Recognising the risk factors in the development of MDR-GNB in BSI could significantly influence patient management. (Bassetti et al. 2017) reported that the factors that have contributed to the spread of MDR-GNB include the overuse of existing antimicrobial drugs, which has promoted the development of adaptive resistance mechanisms by bacteria. BSI is a life-threatening condition, especially for vulnerable individuals, such as those who are immunocompromised, older adults and individuals with underlying diseases (Exner et al., 2017).
Similarly, our study found that underlying chronic diseases and impaired immune systems were major predisposing factors in the development of MDR-GNB and that the groups with the highest frequency of BSIs were immunocompromised patient cases, such as cancer (25%) and kidney diseases (24.5%). MDR-GNB is common among residents in long-term care facilities, particularly those residents with indwelling devices, and these facilities are an important source of such strains among patients admitted to healthcare facilities (Kaye and Pogue, 2015).
In our study, we found that over one-quarter of the patients with MDR-GNB infections had a history of an indwelling device used.According to Kuntaman et al. (2018), most patients with MDR-GNB are seriously ill and have a poor prognosis with a high mortality rate. As it shown as evident in the results of our study, the mortality was increased in BSI associated with MDR-GNB (53 %).
In MDR-GNB counting, the non-fermenter GNB have a lower frequency of isolation than Enterobacteriaceae such as Escherichia coli (E.coli) and Klebsiella pneumonia (K. pneumonia), while the primary non-fermenter GNB that cause human infections are Acinetobacter baumannii (A. baumannii) and Pseudomonas aeruginosa (P. aeruginosa) (Oliveira and Reygaert, 2019). The prevalence of MDR E. coli strains is rising worldwide (Allocati et al., 2013) .The most common MDR-GNB in our study were E. coli, followed by K. pneumoniae, A. baumannii, and P. aeruginosa.
Ruppé et al. (2015) determined that Enterobacteriaceae, were the most important MDR-GNB and that dramatic increase drug-resistance trend in most of the anti-gram-negative agents (β-lactams, Fluoroquinolones, and Aminoglycosides) was the most important resistance issue.
Rawat and Nair (2010) determined that extended-spectrum β-lactamases (ESBLs) were a mechanism by which the GNB developed antibiotic resistance in the face of introduction of new antimicrobial agents. ESBLs efficiently hydrolyse extended-spectrum β-lactams, such as Cefotaxime, Ceftriaxone, Ceftazidime, and Aztreonam.
E. coli and K. pneumoniae are the most prevalent members of the Enterobacteriaceae group and are responsible for widespread ESBL production such as: SHV-1, TEM-1, and TEM-2 (Al-Otaibi et al., 2016). In our study too, the E. coli ESBL producers were the predominant isolates among the GNB-causing BSI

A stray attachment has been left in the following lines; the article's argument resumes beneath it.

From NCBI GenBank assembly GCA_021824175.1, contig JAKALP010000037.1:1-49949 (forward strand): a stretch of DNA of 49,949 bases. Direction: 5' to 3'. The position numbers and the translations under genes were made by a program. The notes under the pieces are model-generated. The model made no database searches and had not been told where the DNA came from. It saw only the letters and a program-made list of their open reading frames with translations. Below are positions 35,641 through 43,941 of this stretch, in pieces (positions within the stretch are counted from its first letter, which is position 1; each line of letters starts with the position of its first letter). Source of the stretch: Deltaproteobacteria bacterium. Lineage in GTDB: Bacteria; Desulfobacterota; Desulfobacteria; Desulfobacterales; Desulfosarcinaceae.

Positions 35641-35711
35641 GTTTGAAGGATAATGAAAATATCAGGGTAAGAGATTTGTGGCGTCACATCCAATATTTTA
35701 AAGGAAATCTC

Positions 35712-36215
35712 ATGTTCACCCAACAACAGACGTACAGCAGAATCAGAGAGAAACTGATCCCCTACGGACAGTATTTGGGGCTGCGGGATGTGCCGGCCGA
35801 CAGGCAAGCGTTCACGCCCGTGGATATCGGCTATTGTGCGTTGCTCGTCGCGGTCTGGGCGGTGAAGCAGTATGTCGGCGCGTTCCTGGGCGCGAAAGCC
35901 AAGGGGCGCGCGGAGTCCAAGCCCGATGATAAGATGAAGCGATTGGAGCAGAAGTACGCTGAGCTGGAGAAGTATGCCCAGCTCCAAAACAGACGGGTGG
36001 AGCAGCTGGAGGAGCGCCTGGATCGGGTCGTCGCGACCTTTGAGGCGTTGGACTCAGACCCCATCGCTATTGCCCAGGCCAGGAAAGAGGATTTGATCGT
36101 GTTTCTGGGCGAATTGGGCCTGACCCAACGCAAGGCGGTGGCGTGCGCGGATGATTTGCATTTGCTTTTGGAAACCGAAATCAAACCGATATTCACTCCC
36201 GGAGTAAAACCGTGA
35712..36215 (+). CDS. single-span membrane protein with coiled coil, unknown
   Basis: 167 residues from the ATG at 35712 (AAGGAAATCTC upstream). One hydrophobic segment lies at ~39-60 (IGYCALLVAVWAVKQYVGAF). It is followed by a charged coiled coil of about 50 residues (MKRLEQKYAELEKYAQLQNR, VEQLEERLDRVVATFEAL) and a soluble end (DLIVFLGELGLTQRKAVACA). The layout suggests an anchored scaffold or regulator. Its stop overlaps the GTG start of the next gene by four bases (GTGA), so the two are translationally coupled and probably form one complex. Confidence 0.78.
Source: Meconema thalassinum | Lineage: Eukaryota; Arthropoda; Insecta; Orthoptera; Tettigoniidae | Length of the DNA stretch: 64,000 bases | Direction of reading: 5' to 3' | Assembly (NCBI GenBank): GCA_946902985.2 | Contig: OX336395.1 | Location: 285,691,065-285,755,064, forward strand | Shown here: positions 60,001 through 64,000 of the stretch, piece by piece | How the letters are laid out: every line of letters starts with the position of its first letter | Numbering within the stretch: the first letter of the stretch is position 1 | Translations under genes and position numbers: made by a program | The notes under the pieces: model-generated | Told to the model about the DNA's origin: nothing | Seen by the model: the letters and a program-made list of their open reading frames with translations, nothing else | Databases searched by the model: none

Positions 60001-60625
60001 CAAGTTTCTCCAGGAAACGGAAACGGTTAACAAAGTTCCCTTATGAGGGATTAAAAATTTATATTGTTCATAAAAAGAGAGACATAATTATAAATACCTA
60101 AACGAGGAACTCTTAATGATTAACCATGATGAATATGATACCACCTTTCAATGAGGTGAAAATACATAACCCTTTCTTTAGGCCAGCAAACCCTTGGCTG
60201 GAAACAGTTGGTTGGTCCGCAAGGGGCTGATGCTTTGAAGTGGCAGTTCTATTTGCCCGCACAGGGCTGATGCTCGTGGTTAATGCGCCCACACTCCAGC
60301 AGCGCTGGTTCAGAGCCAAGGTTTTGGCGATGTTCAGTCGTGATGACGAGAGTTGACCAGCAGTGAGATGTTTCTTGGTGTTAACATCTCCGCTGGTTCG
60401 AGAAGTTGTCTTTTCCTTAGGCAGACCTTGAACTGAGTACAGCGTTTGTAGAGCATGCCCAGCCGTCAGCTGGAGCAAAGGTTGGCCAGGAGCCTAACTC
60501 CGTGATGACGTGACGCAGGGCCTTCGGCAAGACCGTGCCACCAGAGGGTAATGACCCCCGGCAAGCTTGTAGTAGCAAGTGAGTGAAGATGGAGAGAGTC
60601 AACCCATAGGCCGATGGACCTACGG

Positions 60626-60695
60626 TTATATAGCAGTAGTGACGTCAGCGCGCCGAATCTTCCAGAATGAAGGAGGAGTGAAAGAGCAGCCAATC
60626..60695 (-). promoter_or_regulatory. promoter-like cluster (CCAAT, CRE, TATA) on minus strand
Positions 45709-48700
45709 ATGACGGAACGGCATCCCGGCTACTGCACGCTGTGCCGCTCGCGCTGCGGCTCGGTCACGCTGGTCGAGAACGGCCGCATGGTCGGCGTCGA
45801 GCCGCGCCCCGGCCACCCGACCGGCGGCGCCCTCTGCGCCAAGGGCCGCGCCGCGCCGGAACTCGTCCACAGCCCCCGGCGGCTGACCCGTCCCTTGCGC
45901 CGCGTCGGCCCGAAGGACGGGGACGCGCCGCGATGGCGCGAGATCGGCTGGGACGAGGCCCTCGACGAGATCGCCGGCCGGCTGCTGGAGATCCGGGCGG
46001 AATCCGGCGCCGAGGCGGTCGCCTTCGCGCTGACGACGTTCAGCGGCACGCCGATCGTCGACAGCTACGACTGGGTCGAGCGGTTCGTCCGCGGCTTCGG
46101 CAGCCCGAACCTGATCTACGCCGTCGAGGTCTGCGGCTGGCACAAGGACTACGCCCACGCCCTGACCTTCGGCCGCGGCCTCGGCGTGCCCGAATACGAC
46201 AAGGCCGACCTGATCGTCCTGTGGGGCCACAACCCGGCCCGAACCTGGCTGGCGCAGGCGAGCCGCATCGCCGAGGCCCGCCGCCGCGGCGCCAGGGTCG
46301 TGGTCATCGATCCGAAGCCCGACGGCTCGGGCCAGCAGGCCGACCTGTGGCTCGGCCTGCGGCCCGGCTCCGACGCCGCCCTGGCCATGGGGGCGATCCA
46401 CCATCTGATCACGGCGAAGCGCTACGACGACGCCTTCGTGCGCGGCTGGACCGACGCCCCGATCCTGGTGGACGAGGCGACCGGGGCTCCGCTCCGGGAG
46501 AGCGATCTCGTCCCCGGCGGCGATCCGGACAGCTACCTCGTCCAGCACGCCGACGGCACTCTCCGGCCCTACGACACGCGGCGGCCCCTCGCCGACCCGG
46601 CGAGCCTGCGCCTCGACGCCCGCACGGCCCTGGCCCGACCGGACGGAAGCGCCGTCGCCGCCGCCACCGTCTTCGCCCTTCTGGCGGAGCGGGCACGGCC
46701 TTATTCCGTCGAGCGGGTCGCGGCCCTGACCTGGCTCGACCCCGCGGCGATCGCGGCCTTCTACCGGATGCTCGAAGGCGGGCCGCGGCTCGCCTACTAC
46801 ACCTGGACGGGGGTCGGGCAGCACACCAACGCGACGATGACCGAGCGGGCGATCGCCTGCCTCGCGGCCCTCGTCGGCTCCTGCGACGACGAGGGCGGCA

Carbapenems, such as Imipenem and Meropenem, which are classes of β-lactam, are the most effective treatments for infections caused by ESBL-producing bacteria (Breijyeh et al., 2020).Carbapenem-resistant Enterobacteriaceae (CRE) or carbapenemase-producing Enterobacteriaceae, Acinetobacter baumannii (CRAB), and Pseudomonas aeruginosa (CRPsA) are earnest cause of nosocomial infections (Tomczyk et al., 2019).
baumanniiand P. aeruginosa are increasingly acquiring carbapenem resistance which, given their intrinsic antibiotic resistance, can cause difficult-to-treat infections (Gniadek et al., 2016). Zhang et al. (2016) reported that P. aeruginosa can cause severe infections, such as BSI, with a high prevalence of Carbapenem resistance. In our study, the resistance to Imipenem and Meropenems was low for E. coli and K. pneumonia but high for A. baumannii and P. aeruginosa .
Due to a variable resistance mechanism, such as altering the target position (penicillin-binding proteins), the development of β-lactamase, the narrowing of membrane permeability, and efflux pump, A. baumannii MDR infections are difficult to treat, owing to the extremely limited armamentarium (Lee et al., 2017). This is evident from the results of our study on this type of GNB, wherein most of the A. baumannii isolates were of XDR strains.
Limitations of our study include the following: (1) it was a single-centre study; (2) it was based on the retrospective analysis of clinical data and (3) the time to source control, which can impact the mortality rate, was not assessed.
This study found a rise in the prevalence of GNB-MDR, highlighting the importance of continuous surveillance for the proper care of patients with relevant risk factors and choosing the best empirical treatment. To manage and cure hospitalised patients appropriately, it is vital to identify the bacteria responsible for the infection and their antimicrobial susceptibility profiles.
We recommend that all clinical microbiology laboratories implement early detection and close monitoring of MDR, XDR and PDR bacterial strains to reduce the problem of antimicrobial resistance – now a global problem – and help in the formulation of effective antimicrobial stewardship programmes in healthcare facilitie.